DJ Rekha spins bhangra, hip-hop and leads master class at UNCA

SPIN DOCTOR: DJ Rekha was the first to present M.I.A. and Panjabi MC to U.S. audiences and thinks Jaz Dhami may be the next breakthrough South Asian UK artist. “He’s putting out these singles, and each one sounds different than the other, so he’s really demonstrating his abilities,” she says. Photo by Nisha Sondhe

The word discover “sounds very Christopher Columbus,” says Rekha Malhotra, aka DJ Rekha. The London-born, New York-based producer, curator and educator prefers the term “presented” in regard to her introduction of M.I.A. and Panjabi MC to U.S. audiences, part of her nearly 20-year career mixing American hip-hop with bhangra, the folk music of the Punjab region of India.

Rekha makes her Western North Carolina debut with a performance Thursday, Nov. 12, in UNC Asheville’s Justice Gym — complete with a dance instructor to demonstrate some moves — and a master class Friday at Lipinsky Auditorium. She credits her success in coming across the aforementioned superstars-in-waiting by being a curious DJ, finding artists who move her and then figuring out ways to bring them to the U.S. market.

Rekha says she was probably one of the first people stateside to hear the music of British-Sri Lankan artist Mathangi “Maya” Arulpragasam, aka M.I.A. Asked to curate a day at Central Park SummerStage in 2005, Rekha pitched M.I.A. to the event’s bookers, who weren’t well-versed in the singer’s work. By the performance date — one of M.I.A.’s first major U.S. shows — she’d become close to a household name.

“I got lucky there,” Rekha says. She had a similar experience a few years earlier with British bhangra artist Rajinder Singh Rai, aka Panjabi MC, hearing his music before he achieved mainstream success. Rekha tracked him down, praised his music and invited him to New York, providing him with a platform to gain a significant American audience.

Though she claims no direct involvement in getting Jay-Z to rap on a 2003 remix of Panjabi MC’s 1998 hit “Mundian To Bach Ke (Beware of the Boys),” Rekha doesn’t dismiss the possibility of indirect influence. In addition to helping put Panjabi MC’s music into the world at shows, her monthly Basement Bhangra dance party used to be held a block away from the influential hip-hop radio station Hot 97.

But as for being complimented by Jay-Z’s texting buddy Barack Obama, Rekha can explain that one. She’s known Kalpesh Modi, aka actor Kal Penn, for many years. In 2010, when he was the associate director of the White House Office of Public Engagement, he suggested getting Rekha involved in the upcoming Asian Pacific Islander reception. The next thing she knew, she was DJing at the nation’s most famous abode, a gig that, despite the surroundings, wasn’t much different from her usual sets. “I mean, I was drinking scotch and playing bhangra — there were no restrictions,” Rekha says. “You have to get vetted in the first place and work some logistics with gear and equipment, but they didn’t really give me any directives.”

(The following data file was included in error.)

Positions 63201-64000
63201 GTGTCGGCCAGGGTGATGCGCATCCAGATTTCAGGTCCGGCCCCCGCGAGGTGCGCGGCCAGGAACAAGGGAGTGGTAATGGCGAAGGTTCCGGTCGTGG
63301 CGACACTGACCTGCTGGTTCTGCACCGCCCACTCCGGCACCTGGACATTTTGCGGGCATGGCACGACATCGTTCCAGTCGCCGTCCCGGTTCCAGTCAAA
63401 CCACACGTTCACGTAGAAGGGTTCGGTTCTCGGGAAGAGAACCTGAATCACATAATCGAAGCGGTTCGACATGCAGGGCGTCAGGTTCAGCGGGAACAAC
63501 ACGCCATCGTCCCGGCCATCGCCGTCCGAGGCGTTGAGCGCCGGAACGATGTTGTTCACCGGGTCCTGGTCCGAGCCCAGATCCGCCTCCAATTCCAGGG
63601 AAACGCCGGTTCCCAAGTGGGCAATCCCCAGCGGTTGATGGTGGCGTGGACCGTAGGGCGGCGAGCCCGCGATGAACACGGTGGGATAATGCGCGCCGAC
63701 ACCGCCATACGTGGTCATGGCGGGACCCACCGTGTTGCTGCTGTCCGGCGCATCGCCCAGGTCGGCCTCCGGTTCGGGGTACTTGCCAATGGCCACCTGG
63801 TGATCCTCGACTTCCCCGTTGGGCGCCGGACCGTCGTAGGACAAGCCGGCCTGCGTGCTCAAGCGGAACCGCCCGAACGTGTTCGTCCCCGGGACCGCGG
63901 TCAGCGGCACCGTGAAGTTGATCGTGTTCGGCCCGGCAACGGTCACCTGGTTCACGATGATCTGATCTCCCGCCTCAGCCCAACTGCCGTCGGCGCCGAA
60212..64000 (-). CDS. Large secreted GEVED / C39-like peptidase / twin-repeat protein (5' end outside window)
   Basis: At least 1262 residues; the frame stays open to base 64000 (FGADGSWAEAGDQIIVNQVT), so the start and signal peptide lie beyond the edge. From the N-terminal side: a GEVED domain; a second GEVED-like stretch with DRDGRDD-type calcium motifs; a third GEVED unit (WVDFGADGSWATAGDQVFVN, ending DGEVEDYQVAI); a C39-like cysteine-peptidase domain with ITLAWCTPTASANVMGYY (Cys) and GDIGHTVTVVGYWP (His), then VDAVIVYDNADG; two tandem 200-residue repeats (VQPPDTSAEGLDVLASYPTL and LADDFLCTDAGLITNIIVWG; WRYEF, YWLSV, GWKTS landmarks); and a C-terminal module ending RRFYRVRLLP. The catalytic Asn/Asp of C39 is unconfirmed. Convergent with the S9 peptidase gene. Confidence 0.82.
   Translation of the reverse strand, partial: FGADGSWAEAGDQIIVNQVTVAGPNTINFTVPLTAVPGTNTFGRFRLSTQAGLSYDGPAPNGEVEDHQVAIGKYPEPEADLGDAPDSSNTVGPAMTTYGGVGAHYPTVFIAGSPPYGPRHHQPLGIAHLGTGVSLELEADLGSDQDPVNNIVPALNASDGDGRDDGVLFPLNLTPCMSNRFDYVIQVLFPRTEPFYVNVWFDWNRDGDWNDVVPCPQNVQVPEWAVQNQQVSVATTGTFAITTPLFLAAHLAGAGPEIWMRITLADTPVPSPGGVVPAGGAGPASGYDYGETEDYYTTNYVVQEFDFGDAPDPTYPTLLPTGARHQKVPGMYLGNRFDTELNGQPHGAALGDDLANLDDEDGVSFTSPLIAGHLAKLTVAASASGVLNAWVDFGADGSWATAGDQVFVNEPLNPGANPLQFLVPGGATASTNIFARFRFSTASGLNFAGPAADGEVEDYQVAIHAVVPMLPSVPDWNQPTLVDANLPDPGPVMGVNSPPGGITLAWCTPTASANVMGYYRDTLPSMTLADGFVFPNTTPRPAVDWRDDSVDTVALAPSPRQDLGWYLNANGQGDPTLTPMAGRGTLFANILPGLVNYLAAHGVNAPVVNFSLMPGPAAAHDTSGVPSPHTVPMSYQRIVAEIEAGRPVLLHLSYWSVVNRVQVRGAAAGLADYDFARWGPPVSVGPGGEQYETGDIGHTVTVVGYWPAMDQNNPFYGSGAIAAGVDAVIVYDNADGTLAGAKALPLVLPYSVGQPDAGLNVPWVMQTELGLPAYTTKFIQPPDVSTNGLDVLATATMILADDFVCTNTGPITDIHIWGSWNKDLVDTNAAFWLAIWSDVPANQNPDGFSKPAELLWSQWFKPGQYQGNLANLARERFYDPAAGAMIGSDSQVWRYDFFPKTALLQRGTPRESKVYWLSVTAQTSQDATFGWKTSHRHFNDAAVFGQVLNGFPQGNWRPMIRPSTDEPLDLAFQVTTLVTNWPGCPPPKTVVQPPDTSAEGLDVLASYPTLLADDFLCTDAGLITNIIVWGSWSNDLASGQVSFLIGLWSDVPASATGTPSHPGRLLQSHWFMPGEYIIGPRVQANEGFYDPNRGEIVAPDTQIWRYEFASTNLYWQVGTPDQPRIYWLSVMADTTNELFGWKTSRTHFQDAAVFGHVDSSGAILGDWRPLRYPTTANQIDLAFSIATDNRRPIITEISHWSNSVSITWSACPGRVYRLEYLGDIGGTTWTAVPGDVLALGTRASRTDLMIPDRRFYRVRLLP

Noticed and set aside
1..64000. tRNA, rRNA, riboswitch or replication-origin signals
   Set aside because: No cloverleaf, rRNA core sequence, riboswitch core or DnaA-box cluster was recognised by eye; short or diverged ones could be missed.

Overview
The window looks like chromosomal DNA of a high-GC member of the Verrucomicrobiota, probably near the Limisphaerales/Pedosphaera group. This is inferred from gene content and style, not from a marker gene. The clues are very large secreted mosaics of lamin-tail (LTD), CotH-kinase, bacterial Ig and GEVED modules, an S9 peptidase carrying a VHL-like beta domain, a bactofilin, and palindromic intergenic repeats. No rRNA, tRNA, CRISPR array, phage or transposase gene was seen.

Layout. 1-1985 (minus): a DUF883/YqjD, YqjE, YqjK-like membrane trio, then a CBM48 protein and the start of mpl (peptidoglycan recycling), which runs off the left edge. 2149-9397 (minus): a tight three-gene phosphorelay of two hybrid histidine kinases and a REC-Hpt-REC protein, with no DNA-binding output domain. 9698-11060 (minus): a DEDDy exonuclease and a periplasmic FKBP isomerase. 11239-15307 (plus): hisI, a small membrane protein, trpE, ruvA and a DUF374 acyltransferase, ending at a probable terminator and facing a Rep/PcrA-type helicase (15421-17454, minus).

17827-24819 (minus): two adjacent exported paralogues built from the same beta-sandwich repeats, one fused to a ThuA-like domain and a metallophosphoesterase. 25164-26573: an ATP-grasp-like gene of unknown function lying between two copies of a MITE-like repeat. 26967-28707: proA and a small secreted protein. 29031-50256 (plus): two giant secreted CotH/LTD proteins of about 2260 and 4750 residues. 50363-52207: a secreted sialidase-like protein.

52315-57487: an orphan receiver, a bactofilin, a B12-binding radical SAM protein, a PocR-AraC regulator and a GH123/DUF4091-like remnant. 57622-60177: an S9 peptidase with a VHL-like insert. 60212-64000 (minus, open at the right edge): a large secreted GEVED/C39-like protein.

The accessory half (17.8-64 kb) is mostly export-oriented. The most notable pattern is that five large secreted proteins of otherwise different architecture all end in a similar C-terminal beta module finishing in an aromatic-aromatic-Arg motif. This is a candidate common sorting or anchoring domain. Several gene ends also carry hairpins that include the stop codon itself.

When the time came for President Obama to deliver a brief address, he thanked Rekha for “spinning a little East Room bhangra for everybody, mixing a hip-hop beat with the sounds of her heritage, making a uniquely American sound that may not have been heard in the White House before.” She was one of a select few attendees invited to meet the president privately and have a picture taken with him, all of which Rekha feels fortunate to have experienced.

Coming off recent talks about her craft at the University of Texas, Harvard University and the Massachusetts College of Art and Design, Rekha’s intellectual curiosity has her constantly reading and staying informed. Lately she’s turned her research to collaborations, exploring the need for them in a world of Eastern and Western music. Key to that concept is discovering how communities create natural connections instead of forced ones motivated by shallow interests. The latter, Rekha says, often leads to terrible crossover results.

For the UNCA master class, which is free and open to the public, Rekha is leaning toward what she calls “kind of an artist background” and delving into DJing and the art’s history, tailoring the content to the attendees. “I’m going to have to sort of gauge what the students already know,” she says. “I’ll do a little bit of context on hip-hop, and then I’ll go into more specifics about South Asian music and explore different genres, play some examples and then have a little open Q&A.”

WHO: DJ Rekha
WHERE: UNC Asheville, cesap.unca.edu
WHEN: Performance in Justice Gym Thursday, Nov. 12, at 7 p.m. $6; Master class in Lipinsky AuditoriumFriday, Nov. 13, at 12:30 p.m. Free.

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About Edwin Arnaudin
Edwin Arnaudin is a staff writer for Mountain Xpress. He also reviews films for ashevillemovies.com and is a member of the Southeastern Film Critics Association (SEFCA) and North Carolina Film Critics Association (NCFCA). Follow me @EdwinArnaudin

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